UAC in MSI Notes: Easier for my current custom installer to support UAC than switch to MSI?


This is the twenty-forth in a series of notes about UAC in MSI. Per the earlier caveat, these are just my notes and not an official position from the Windows Installer team. The previous entries


  1. Introduce...

    1. ...the UAC in MSI Notes series

    2. ...my view of the root problem

    3. ...the conflicting per-user definition

    4. ...it'll be just like Managed Installs

    5. ...the jagged edge to user

    6. ...my relief providing framework

  2. Architecture Insights

    1. The "Saw Tooth" Diagram

    2. Credential Prompt and Permissions

  3. Common Package Mistakes

    1. The AdminUser Mistake

    2. Modify System with InstallUISequence Custom Action

    3. Modify System with InstallExecuteSequence Custom Action Outside of Script

    4. The NoImpersonate Bit Mistake

  4. More Architectural Insights

    1. My "Four Square" Diagram

    2. Challenges for a Beautiful Custom Action

    3. O Whitepaper, Where Art Thou?

    4. Read the Friendly Manual

  5. Conversations with Customers

    1. Should I write my installer as a Standard User install? If yes, how?

    2. When General Custom Action Mitigation Fails

    3. How do I get the shield on the advertised shortcut?

    4. How do I troubleshoot UAC in MSI via the log?

    5. Do I need to consider "this" when I'm designing for UAC in MSI? Generally, no.

    6. Is "this" intentional? If so, why?

    7. How to Build Packages that work for both Standard User and Per-Machine?

This entry continues a section specifically focused on Question and Answers that often come up in the UAC in MSI dialogs. For this entry the topic is: wouldn't it just be easier for my current custom installer to support UAC than switch to MSI?


Easier for my current custom installer to support UAC than switch to MSI?


Generally no. The answer we provide to customers is 'use MSI'. The answer should be ‘use MSI’ and the customer has the burden to say why MSI is unacceptable.

When we say ‘use MSI’ we are acting in the customers best interests.


  • First, customers building redundant services with the OS if the existing service in the OS provides all their needs is a waste of their resources.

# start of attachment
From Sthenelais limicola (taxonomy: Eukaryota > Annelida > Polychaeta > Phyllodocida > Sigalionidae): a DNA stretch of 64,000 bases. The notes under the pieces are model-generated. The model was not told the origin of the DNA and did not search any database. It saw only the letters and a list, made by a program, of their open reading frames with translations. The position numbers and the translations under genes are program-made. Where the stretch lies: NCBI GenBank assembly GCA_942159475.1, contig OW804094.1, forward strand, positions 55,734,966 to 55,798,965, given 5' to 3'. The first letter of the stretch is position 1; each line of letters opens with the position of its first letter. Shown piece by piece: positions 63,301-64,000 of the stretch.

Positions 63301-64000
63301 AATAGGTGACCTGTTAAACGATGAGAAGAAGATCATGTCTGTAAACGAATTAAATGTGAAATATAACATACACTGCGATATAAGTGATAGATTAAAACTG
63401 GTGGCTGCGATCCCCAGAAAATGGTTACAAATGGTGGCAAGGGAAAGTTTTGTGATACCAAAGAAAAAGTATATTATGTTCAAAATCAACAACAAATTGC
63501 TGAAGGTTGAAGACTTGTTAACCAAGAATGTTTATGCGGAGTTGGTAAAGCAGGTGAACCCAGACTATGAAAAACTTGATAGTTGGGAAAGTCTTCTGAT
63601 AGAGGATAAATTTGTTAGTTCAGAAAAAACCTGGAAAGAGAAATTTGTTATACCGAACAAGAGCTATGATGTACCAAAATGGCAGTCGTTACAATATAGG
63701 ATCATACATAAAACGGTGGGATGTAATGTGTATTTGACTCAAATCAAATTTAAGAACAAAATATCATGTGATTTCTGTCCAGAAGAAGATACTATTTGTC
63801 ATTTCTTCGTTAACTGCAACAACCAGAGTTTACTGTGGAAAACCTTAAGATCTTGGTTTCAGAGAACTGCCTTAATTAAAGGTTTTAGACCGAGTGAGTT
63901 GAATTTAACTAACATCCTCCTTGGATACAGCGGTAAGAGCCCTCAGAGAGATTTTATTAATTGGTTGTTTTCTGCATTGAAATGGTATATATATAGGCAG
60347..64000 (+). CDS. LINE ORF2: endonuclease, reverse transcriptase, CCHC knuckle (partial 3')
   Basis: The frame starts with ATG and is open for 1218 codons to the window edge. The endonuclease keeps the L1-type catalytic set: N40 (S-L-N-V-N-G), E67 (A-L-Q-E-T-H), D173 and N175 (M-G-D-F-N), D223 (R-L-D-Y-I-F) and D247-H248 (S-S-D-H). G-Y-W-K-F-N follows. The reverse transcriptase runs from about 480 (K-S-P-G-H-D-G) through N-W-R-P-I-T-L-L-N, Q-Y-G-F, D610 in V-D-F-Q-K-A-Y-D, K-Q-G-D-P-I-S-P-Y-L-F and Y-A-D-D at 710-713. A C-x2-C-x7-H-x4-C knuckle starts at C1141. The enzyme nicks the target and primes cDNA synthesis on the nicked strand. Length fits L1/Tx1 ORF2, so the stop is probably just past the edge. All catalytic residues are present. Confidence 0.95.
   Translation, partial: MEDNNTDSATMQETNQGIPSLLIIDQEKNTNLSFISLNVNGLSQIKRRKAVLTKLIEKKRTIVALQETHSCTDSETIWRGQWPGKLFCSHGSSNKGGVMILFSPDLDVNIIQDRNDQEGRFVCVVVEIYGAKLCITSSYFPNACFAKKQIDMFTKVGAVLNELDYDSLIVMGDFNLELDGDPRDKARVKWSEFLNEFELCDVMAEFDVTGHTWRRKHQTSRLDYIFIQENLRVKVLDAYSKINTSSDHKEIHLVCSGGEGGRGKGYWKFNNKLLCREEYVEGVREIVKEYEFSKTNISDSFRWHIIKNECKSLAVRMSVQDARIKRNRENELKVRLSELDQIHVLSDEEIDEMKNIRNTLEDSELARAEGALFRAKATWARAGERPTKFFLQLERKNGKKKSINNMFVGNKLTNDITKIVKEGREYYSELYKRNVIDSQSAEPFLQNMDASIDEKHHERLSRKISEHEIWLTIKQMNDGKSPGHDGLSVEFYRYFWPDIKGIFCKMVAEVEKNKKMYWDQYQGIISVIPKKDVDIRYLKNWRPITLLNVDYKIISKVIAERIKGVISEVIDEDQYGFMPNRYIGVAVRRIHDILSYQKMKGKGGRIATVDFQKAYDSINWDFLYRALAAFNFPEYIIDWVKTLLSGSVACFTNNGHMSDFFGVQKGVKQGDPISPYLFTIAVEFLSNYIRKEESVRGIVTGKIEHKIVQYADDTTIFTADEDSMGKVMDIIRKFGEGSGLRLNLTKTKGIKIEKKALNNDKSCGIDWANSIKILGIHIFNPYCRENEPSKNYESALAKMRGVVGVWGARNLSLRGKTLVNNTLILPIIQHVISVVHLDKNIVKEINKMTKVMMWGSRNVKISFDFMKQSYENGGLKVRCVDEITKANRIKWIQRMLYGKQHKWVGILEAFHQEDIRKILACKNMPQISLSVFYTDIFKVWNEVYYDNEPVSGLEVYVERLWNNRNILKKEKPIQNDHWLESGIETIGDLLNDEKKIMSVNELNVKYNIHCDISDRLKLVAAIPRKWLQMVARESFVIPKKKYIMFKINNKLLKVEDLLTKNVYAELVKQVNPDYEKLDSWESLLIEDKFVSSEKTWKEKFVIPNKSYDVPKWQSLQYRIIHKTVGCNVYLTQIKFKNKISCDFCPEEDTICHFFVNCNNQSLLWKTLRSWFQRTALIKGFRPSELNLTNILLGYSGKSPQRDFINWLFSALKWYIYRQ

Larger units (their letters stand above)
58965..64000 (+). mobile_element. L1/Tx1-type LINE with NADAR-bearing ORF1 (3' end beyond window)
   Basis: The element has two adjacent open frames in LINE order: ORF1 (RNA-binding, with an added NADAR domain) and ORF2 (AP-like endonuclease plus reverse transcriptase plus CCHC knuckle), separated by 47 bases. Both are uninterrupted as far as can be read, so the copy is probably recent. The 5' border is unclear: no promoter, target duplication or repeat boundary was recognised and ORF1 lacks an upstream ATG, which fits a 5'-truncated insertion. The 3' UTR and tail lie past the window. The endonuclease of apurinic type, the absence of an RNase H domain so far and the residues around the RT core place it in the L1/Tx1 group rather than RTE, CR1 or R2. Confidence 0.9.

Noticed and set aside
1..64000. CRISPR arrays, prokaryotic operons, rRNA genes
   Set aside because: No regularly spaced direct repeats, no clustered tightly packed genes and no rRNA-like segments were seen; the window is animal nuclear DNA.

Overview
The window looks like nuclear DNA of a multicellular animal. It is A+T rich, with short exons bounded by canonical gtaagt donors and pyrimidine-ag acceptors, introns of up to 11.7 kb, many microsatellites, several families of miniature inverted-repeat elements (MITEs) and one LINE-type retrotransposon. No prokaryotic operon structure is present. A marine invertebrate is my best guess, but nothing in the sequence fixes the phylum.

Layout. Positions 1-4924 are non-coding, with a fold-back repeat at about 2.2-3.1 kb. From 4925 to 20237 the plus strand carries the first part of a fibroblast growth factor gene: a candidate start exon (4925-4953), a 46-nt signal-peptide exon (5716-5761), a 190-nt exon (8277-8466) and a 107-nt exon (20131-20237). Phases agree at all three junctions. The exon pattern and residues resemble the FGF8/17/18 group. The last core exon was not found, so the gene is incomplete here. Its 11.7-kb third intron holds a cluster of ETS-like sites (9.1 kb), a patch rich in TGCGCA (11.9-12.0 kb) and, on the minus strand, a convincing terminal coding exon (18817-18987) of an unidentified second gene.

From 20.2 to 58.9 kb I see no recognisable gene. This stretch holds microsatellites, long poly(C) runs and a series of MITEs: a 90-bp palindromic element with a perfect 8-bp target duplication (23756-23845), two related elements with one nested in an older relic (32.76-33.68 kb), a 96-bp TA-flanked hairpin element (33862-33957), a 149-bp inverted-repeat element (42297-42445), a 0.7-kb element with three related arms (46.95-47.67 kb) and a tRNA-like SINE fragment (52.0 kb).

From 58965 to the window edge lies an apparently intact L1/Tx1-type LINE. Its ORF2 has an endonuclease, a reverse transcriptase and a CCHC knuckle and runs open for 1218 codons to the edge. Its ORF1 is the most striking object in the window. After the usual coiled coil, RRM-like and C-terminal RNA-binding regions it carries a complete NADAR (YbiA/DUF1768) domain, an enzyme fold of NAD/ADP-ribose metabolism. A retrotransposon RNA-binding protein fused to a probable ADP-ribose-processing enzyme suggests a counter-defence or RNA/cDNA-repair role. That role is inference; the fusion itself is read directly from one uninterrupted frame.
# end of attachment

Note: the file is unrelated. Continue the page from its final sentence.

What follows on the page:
• Second, the security risks to doing what’s listed below are substantial. Providing a elevated service creates an attack vector target for the black hats. If they can compromise this service, their technology is a vector to own the box. Is this customer really structured to mitigate and respond to this risk?

  • Third, the ongoing maintenance of the experience is now borne by Microsoft so the one time cost in switching is made up for in Microsoft’s ongoing commitment to app compat.
Customers want a more secure experiance on their PC and it's our responsability to bring it to them.

 


In my experience, the idea that 'we are undertaking the burden of security on behalf the ISV by providing these secure services in the box' sells. This sells as Microsoft’s commitment to Trustworthy Computing and it sells as Vista’s commitment to delivering a more secure platform. By reminding customers of the value in aligning with initiatives from the platform, they are usually happier in the end as it allows them to increase their focus on their market differentiating value propositions.


What about Installer Detection? Isn't that an alterative to MSI based elevation?


For now, Installer Detection and security manifests do provide application compatability mitigation but it is not intended to be a permanent solution for deployment. For example, few programs get user state correct in the Over the Sholder cases. Generally elevated programs write to the administrator's profile that provided the credentials rather than the Standard User that invoked the program. Windows Installer is designed to handle this case correctly.


Updates and other maintenace operations will also require elevation if one is using Installer Detection and security manifests. The requirement to go get an administrator creates problems in enabling Standard Users to keep their software functional and secure.


But my needs are really special? Is there something you can recommend?


So the principle thing you are giving up are compelling packaging for corporate consumption. Windows Installer is a known quantity to IT departments so they trust MSI for their standard packaging format. When corporate IT departments get a package is not in the Windows Installer format, they repackage to MSI. You'll reduce the adoption costs of your software at scale if you use MSI.


When your application deviates significantly from the heuristics of the platform and you can't make the platform heuristics fit, the UAC currently recommends either:


  • write their own service that runs as local system. One needs to focus on building a secure service. One should also have a plan for the black hats attacking the service and how you'll build and redistribute updates.

  • ACL directories under All Users that only your application install, application itself, and application update that can touch the files.
Yes, there are ISVs that are geared up to get this done right. If you are one of these ISVs, all we ask is that you take the security issues seriously as you design and implement your service.

 

Comments (2)
  1. Windows Vista introduces a security concept called User Account Control (UAC) which has multiple impacts

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